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'It's about time we made the investment': DCPS half-cent sales tax campaign ramping up

Supporters of the half-penny sales surtax said the referendum has broad support at the city level, but the campaign to pass the tax is still full steam ahead.

JACKSONVILLE, Fla — The campaign in support of a half-cent sales tax to fund repairs and upgrades at Duval County schools is underway as supporters of the November referendum ramp up voter outreach less than two months out from the general election.

Schools in Duval County are, on average, the oldest in the state. But when state funding is cut, Duval County is unique in the fact that there are no alternative revenue streams, like a sales surtax or impact fees from development.

"Duval County, with this referendum, is really just catching up to other counties, other big urban districts that have already sought a new source of revenue to improve school buildings," said Stephanie Garry Garfunkel, spokesperson for Jacksonville Public Education Fund.

On Saturday, supporters of the half penny tax began distributing yard signs encouraging Duval County residents to vote "Yes."

Garfunkel said the state has made large cuts to school funding since 2008, creating a shortfall in the district's budget and leading maintenance and upgrade requests at aging schools to pile up.

If the sales tax referendum is passed by voters in November, DCPS is planning for more than one billion dollars in major school repairs as part of its Master Facility Plan.

"Teachers and students spend a lot of hours every day in these buildings, and what we've learned is when the buildings are well lit, and they're clean and the ventilation systems are good and the acoustics are good, student outcomes actually improve," Garfunkel said.

Former Jacksonville Mayor John Delaney, who served in office after Jake Godbold from 1995 to 2003, is one of the referendum's more prominent supporters.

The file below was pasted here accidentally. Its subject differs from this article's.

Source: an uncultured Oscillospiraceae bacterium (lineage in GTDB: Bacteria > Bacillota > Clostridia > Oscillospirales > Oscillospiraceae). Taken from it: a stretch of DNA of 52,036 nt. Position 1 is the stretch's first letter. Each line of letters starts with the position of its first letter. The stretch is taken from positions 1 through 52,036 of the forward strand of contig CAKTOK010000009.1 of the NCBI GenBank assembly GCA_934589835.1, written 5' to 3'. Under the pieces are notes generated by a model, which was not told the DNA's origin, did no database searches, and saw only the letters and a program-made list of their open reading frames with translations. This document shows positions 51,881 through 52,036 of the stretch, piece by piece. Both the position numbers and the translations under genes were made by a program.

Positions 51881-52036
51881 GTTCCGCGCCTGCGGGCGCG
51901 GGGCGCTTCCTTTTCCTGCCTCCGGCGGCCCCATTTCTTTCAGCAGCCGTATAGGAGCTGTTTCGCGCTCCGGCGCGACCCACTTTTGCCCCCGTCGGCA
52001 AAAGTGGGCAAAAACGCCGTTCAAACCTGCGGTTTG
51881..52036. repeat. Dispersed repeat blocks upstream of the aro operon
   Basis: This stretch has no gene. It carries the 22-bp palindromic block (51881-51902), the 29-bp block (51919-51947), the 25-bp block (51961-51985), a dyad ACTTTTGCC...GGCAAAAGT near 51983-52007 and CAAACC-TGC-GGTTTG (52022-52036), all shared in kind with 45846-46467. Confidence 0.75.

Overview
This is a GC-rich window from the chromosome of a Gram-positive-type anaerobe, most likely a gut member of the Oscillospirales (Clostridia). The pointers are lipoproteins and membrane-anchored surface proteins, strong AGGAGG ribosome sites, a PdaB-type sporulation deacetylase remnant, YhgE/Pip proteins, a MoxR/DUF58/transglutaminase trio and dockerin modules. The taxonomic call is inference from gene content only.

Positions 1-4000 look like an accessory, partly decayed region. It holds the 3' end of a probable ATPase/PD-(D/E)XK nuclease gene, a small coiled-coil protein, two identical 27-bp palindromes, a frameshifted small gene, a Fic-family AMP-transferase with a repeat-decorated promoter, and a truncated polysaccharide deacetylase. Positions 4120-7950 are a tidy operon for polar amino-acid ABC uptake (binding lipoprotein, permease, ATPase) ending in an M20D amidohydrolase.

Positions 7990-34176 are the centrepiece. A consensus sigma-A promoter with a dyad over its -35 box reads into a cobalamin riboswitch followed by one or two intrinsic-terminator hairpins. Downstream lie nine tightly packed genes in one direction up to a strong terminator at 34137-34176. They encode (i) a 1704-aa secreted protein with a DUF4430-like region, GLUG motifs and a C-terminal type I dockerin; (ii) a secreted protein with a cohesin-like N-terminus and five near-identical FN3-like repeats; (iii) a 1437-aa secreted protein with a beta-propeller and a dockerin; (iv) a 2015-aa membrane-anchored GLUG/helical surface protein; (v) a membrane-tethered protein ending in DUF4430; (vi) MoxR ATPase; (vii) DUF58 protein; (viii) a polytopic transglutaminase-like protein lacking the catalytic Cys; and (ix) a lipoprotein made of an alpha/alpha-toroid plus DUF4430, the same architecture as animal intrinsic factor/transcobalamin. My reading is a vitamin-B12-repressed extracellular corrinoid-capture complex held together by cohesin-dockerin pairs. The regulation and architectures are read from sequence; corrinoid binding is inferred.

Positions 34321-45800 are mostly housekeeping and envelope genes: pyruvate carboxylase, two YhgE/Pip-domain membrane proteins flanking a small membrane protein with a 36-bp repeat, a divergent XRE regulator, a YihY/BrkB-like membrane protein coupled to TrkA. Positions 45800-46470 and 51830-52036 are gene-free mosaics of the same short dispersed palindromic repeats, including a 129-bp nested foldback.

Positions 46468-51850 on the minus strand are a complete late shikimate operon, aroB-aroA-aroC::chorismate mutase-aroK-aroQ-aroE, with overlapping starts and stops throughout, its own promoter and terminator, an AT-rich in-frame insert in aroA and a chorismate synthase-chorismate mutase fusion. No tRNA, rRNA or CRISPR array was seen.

Delaney, along with other sales tax backers, is part of a political action committee called Duval Citizens for Better Schools. The group is leading voter outreach efforts ahead of the election.

"Only about 20 percent of the voters at any one time have kids in public schools, but 100 percent of the voters are impacted by the quality of the school system," Delaney said. "The better educated our people are in a community, the more economically prosperous it is."

Along with repairs, money from the sales tax would reduce the number of portables being used at DCPS campuses, as the district plans to either shutter, condense or outright replace various schools around the city. 

"The backlog every day just keeps getting worse because we're underfunded. We don't have those fees that other counties have," Delaney said. "It's about time we made that investment." 

Delaney said he believes the referendum will have strong support from the general public, and he noted that the money would stay in the community and create new jobs.

"Air conditioning mechanics will get work, and plumbers, and masonry people, and engineers and architects. Anyone in the construction industry, it's going to be positive," he said. "Apart from the fact that it's going to make a better education for our kids which is really the prime driver." 

So far, Delaney said there have been no other major groups or committees that have come out against the sales tax. The referendum has seen support from a wide swath of officials in City Hall, along with the Jacksonville Chamber of Commerce.

    

 

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